Scott Myers dives into the history of the Spec Script and how it came to be what it today.

What exactly is a spec script? How did they come into being in the first place? What are some of the things that can happen with a spec script? How are managers, agents, producers, talent and buyers involved in the process of acquiring a spec script? What is the state of the current spec script market? What are trends in what studios and production companies are buying in the way of spec scripts? In this special TBOS series, “Everything you wanted to know about specs,” I’m going to do my best to cover these questions and any others you might have.

Caveat: I don’t claim to be anything other than who I am. A screenwriter who broke into the business in 1987 by selling a spec script. I’ve pretty much tracked the spec script market since then, informally at first, but on a systematic basis since the early 90s. That’s why with the support of the Black List and in association with Done Deal Pro, we put together The Definitive Spec Script Sales List, listing every spec script deal I could find and verify from 1991-2012. That said, I’m sure there are things I don’t know, so I hope this is a participatory process and welcome both questions from aspiring writers and insight from established industry insiders.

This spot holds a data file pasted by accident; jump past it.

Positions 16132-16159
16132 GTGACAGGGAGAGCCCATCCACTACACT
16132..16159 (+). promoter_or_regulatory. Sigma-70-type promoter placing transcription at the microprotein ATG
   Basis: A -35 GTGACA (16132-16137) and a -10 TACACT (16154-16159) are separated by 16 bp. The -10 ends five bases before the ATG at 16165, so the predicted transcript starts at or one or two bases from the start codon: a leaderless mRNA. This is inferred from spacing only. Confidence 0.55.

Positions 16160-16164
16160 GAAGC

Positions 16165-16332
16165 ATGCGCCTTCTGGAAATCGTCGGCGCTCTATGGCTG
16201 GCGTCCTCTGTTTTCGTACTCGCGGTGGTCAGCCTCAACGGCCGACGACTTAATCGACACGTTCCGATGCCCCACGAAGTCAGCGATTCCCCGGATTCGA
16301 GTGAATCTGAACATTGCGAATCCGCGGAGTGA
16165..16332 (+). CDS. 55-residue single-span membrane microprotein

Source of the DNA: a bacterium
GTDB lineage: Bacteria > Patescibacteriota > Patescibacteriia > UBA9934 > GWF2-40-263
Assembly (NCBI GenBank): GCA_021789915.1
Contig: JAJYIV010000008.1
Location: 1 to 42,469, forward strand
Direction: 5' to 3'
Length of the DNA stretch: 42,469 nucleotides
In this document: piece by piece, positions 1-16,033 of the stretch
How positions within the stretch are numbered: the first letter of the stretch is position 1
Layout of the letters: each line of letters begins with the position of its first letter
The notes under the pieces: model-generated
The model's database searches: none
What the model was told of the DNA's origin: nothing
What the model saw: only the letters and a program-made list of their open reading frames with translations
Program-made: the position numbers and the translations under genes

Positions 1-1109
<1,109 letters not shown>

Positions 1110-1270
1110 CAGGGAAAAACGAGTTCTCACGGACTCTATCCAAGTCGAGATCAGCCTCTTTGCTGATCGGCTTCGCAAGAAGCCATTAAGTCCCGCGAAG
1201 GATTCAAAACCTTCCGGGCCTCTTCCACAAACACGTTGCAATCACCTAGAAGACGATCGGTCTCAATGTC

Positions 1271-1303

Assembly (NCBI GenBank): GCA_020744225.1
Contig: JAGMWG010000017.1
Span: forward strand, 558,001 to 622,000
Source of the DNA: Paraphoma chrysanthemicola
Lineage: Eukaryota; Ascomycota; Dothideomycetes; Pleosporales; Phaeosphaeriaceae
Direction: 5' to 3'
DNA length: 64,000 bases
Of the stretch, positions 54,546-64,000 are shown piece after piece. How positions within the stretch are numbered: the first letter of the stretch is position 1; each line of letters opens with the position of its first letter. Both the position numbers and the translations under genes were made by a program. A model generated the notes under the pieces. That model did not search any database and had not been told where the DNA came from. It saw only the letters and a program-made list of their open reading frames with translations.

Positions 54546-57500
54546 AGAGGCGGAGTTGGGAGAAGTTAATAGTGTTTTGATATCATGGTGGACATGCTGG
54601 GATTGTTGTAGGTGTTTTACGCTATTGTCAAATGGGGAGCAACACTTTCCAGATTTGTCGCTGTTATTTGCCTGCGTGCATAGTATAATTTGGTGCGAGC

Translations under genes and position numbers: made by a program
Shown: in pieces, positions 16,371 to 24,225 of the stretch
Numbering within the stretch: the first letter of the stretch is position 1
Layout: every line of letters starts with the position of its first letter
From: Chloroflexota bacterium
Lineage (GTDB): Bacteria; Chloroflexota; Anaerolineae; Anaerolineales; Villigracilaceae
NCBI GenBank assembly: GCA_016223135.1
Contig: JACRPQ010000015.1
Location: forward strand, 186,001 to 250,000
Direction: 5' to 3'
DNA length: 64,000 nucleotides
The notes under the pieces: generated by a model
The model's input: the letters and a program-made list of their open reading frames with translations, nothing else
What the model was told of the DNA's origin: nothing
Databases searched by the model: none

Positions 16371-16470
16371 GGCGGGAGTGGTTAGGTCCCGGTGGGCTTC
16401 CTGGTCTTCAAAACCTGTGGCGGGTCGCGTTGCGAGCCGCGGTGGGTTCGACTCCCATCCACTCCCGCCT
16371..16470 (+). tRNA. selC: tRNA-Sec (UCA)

As long as we’re here, I thought we should start with some historical context, drawing upon a university level course I teach called History of American Screenwriting.

First a definition of spec script. “Spec” is short for speculative, meaning a writer pens a script without initial compensation with the intent of selling the completed screenplay on the open market. As we shall see in this series, there are all sorts of variations on this theme, but let’s start with this basic take on what a spec script is.

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